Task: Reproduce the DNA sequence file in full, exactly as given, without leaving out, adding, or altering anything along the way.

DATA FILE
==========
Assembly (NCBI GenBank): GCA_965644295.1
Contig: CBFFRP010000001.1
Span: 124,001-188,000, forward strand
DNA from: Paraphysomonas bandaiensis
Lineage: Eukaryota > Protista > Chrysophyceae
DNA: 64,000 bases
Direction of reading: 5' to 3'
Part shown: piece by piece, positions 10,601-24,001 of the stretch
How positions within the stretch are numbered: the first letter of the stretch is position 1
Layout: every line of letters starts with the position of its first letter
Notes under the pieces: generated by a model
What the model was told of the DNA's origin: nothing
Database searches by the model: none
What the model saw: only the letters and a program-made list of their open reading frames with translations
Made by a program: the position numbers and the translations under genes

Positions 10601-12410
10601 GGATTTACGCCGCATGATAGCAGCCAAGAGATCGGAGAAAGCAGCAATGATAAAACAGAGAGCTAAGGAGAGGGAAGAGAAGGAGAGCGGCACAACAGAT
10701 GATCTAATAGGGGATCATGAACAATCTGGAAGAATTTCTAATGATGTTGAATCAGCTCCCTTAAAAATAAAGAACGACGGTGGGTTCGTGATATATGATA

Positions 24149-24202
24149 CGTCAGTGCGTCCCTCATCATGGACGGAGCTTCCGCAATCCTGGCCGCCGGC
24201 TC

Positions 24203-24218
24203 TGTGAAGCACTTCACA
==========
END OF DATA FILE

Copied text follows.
Assembly (NCBI GenBank): GCA_965644295.1
Contig: CBFFRP010000001.1
Span: 124,001-188,000, forward strand
DNA from: Paraphysomonas bandaiensis
Lineage: Eukaryota > Protista > Chrysophyceae
DNA: 64,000 bases
Direction of reading: 5' to 3'
Part shown: piece by piece, positions 10,601-24,001 of the stretch
How positions within the stretch are numbered: the first letter of the stretch is position 1
Layout: every line of letters starts with the position of its first letter
Notes under the pieces: generated by a model
What the model was told of the DNA's origin: nothing
Database searches by the model: none
What the model saw: only the letters and a program-made list of their open reading frames with translations
Made by a program: the position numbers and the translations under genes

Positions 10601-12410
10601 GGATTTACGCCGCATGATAGCAGCCAAGAGATCGGAGAAAGCAGCAATGATAAAACAGAGAGCTAAGGAGAGGGAAGAGAAGGAGAGCGGCACAACAGAT
10701 GATCTAATAGGGGATCATGAACAATCTGGAAGAATTTCTAATGATGTTGAATCAGCTCCCTTAAAAATAAAGAACGACGGTGGGTTCGTGATATATGATA

Positions 24149-24202
24149 CGTCAGTGCGTCCCTCATCATGGACGGAGCTTCCGCAATCCTGGCCGCCGGC
24201 TC

Positions 24203-24218
24203 TGTGAAGCACTTCACA